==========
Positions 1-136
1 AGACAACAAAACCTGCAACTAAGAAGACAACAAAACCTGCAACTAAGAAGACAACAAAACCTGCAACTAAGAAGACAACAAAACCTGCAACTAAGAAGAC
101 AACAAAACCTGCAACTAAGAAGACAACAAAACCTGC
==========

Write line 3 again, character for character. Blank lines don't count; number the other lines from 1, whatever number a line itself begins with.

101 AACAAAACCTGCAACTAAGAAGACAACAAAACCTGC